Though recent rain events have helped raise Lake Chesdin’s water level significantly, mandatory water restrictions will remain in place until the lake is full.
On Friday, Appomattox River Water Authority Executive Director Chris Dawson said the policy was to keep mandatory restrictions in place until Lake Chesdin was full.
“We’re 20 inches short of being full this morning, which is up two inches from yesterday,” he said.
On Wednesday, Oct. 13, Chesterfield County reduced emergency water-use restrictions to mandatory restrictions. As a member of the ARWA, Chesterfield County had been under emergency water-use restrictions since Sept. 28. The authority eased those measures on Oct. 13, according to information from the county.
A water release waiver from the Department of Environmental Quality allowing the ARWA to release less water from the lake is still in effect, Dawson said. From June to September, officials said at a meeting last month, 70 percent of the water that came into the lake was released as dictated by the water protection permit, and another 9 percent was lost to evaporation. About 20 percent was used by the member jurisdictions, officials said.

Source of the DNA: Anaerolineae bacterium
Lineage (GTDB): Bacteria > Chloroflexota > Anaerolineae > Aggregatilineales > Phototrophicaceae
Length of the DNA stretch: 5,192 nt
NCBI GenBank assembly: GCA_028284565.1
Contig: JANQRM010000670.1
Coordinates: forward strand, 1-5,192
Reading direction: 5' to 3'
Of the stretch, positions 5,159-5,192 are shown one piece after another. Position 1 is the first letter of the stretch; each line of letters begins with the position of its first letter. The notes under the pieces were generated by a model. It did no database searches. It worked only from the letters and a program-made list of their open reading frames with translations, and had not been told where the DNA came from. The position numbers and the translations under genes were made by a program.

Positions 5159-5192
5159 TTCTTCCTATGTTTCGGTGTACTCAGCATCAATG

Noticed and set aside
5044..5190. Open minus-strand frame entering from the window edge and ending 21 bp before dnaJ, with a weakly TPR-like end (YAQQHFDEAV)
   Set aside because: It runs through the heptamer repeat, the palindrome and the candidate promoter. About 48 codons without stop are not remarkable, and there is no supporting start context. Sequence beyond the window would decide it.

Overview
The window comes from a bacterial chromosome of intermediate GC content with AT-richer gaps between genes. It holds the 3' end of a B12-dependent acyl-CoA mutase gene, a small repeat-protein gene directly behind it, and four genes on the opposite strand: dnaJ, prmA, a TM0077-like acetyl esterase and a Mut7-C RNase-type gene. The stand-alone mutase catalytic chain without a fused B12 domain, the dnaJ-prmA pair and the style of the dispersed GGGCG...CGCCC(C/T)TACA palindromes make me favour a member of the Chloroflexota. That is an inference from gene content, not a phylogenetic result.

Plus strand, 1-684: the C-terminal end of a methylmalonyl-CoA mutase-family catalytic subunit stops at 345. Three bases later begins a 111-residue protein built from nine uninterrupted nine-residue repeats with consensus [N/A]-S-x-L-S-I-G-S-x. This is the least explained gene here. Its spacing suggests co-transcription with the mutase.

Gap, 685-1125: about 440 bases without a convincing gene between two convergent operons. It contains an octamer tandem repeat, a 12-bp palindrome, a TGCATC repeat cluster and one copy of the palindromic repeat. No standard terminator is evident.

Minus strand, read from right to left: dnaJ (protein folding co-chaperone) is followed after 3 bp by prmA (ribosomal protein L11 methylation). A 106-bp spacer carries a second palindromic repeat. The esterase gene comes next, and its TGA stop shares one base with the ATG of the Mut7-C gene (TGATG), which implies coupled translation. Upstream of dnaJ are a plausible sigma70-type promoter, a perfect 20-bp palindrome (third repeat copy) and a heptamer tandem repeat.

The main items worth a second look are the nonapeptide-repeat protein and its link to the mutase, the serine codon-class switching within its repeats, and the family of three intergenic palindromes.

On Sept. 17, DEQ modified the water protection permit to grant verbal temporary relief, officials said. On Sept. 21, the agency granted further relief of 70 percent of the total inflow, and on Sept. 24 it eliminated the side stream multiplier, allowing the lake to release water on a one-to-one basis.
“I don’t see us making any changes” to the waiver, Dawson said Friday. “We’re still matching the upstream flows.”
The two big factors in getting the lake level back up were the relaxed water release requirements and the recent rain events, he said. Though water conservation by residents helped, the bulk of the water that comes out of the lake is what is released to flow downstream, he said.
“The downstream portion of the river was supposed to look like it would have it the reservoir didn’t exist,” he said.